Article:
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Bengal cat

If you are looking for a lap cat, the Bengal is not for you. This high-energy, curious breed looks for trouble. However, Bengals are quite an intelligent breed, and can be trained to retrieve toys and to walk or run on an exercise wheel.
Bengal Cat Kitten Breed

AT A GLANCE: The Bengal cat

  • Curious, confident, and athletic
  • Approximately 8 to 10 inches tall
  • 8 to 15 pounds on average
  • Muscular, sleek build
  • Round head with wide nose
  • Short, silky fur in a variety of complex patterns
  • Typical lifespan of 9 to 15 years

Physical characteristics of the Bengal cat

The Bengal breed is the result of purposeful cross breeding between the exotic Asian leopard cat and domestic cats. The first Bengal occurred quite by accident when a leopard cat’s owner thought she looked lonely, put her domestic shorthair male in the pen with her for companionship, and the pair ended up mating.

Many obstacles were overcome to develop the Bengal breed that we know today, including producing cats with reliable temperaments and functional reproductive systems. Because modern Bengal cats are the product of only Bengal-to-Bengal breeding, their personalities are reasonably predictable and they make wonderful pets.

Bengals are a sight to behold. At first glance, they look like wildcats, with intricately patterned fur much like leopards. They are sleek and evenly muscled, and heavily boned, yet graceful and agile.

The Bengal cat’s fur comes in many patterns, all of which should have highly contrasting markings. Rosettes mimic the classic leopard spots, while the random marbled pattern comes from the domestic tabby gene. Bengal cats may also have a “glitter gene,” which gives the tip of the fur a glowing quality.

Personality and temperament of the Bengal cat

Bengal cats are confident, yet docile. They are a people-oriented breed, and they relish time with their owners. They form tight and loyal bonds with their two-legged family members, with plenty of affection for the whole family.

Bengal cats are playful and curious, and can often be found following their owners around the house, looking for new adventures. Daily play sessions are important, because Bengal cats need exercise to wear out both their bodies and their minds. Bengals also love to climb, so ensuring they have vertical obstacles in the home is a must.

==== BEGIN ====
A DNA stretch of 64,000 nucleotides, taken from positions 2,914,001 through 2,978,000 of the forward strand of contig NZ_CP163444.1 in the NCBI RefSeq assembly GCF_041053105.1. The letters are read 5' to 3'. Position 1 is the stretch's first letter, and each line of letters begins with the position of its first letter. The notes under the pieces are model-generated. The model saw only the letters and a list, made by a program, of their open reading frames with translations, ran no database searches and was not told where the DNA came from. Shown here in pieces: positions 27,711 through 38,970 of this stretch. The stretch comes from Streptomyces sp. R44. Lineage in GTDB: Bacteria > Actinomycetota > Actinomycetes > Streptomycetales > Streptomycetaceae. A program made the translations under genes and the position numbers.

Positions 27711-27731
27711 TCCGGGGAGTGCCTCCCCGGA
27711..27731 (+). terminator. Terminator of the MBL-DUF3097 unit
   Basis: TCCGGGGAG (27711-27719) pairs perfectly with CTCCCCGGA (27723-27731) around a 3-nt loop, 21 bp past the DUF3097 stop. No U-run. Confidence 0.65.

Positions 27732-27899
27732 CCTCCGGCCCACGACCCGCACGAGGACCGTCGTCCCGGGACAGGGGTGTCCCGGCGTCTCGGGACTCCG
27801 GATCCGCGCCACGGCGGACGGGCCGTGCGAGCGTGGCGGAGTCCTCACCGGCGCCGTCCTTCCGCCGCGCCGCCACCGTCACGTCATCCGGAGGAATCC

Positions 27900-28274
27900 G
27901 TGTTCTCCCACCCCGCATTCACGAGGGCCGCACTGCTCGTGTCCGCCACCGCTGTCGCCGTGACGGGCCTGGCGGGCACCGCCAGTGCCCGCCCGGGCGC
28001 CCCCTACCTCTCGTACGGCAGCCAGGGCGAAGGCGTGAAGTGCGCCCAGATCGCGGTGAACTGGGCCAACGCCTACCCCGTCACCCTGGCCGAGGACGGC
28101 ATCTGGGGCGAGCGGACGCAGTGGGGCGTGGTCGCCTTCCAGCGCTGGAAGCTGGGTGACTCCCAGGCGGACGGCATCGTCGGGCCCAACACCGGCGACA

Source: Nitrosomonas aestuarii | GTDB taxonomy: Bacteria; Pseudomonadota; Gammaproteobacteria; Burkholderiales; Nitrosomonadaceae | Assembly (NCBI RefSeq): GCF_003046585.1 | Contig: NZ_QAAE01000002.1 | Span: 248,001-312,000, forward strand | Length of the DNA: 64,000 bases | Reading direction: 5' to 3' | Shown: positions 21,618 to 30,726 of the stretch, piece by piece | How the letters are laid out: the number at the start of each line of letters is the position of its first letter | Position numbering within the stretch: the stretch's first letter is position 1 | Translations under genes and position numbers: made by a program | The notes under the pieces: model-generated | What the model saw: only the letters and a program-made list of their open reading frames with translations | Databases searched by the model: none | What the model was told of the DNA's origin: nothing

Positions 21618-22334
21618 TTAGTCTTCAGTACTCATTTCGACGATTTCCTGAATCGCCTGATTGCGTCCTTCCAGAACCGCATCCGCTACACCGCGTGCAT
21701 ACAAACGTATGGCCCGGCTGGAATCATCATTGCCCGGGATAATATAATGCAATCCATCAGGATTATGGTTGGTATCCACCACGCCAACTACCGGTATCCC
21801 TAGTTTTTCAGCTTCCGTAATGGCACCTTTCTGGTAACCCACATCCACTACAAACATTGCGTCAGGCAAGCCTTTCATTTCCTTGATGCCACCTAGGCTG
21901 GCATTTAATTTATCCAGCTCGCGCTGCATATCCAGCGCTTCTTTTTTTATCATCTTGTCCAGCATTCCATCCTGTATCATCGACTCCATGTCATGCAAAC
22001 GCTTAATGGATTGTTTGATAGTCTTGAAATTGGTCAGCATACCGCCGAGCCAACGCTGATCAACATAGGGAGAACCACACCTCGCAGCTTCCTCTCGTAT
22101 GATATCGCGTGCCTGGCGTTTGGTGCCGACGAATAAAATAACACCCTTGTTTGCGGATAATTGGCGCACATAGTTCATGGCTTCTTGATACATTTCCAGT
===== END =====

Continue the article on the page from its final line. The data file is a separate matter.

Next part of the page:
Bengals are a highly intelligent breed, and can be trained to fetch or sit on command. Many Bengals have been trained to use the human toilet due, in part, to the habit their leopard cat ancestors have of urinating in bodies of water to dilute the scent. Most Bengal cats also love water. They may leap up on the counter to help you wash dishes, or join you in the shower.

Bengals are unique in the cat-show world in that their breed standard includes a description of the cat’s ideal temperament. If the cats show any sign of a challenge, they will be disqualified to prevent temperament problems in the breed.

Common health concerns for the Bengal cat

Bengals live an average of 9 to 15 years and may be affected by the following health conditions:

Feline infectious peritonitis (FIP)

FIP is a viral disease caused by feline coronavirus. In some cats, an aggressive inflammatory response creates clinical signs. FIP is a complicated disease with no reliable test or treatment. Signs are generally vague and include fever, weight loss with decreased appetite, and a pot-bellied appearance.


Entropion is a condition that affects the eyelids of some Bengals, where the eyelid rolls inward toward the cornea. It typically affects the lower lid, but occasionally can affect both. The hairs on the inwardly rolling lid irritate the eye surface, causing discomfort and corneal ulcers, and requiring surgery to correct the affected lid.

Progressive retinal atrophy (PRA)

The retina is responsible for transmitting light to the brain where it is interpreted as an image. When progressive retinal atrophy occurs, the cells of the retina begin to deteriorate, eventually causing blindness.

Feline hypertrophic cardiomyopathy (HCM)

Feline HCM is the most common cardiac disease to affect cats. In HCM, the muscular heart walls become thickened, making it difficult for the heart to pump efficiently. HCM cardiomyopathy can lead to congestive heart failure, fatal arrhythmias, and blood clots, and sudden death can occur with no previous signs of heart disease.

Other health concerns may include:

  • Feline hyperesthesia syndrome
  • Hip dysplasia
  • Patellar luxation
  • Pyruvate kinase deficiency

Thinking of adopting a Bengal cat into your own family? Make sure they’re protected and learn more about how Trupanion’s cat insurance can help in the event of injury or illness.

Caring for the Bengal cat

Bengals have short hair and need only to be brushed with a soft brush weekly to reduce shedding. Bengals, like all cats, are fastidious groomers and will keep themselves clean. Bathing is only necessary if your curious Bengal has found an adventure too large to clean up on his own.

Bengals are a high-energy, playful breed and will need plenty of interaction each day to engage both their bodies and their minds. Set aside play time with a toy on a stick, or train your Bengal to walk on a treadmill or cat-sized exercise wheel for energy release.

The Bengal is the perfect cat for you if:

  • You have time to provide daily exercise
  • You want a cat who acts more like a dog
  • You are home enough to form a tight bond with your cat
  • You are a single owner looking for companionship
  • You are in a domestic partnership with no children
  • You have a family with animal-savvy children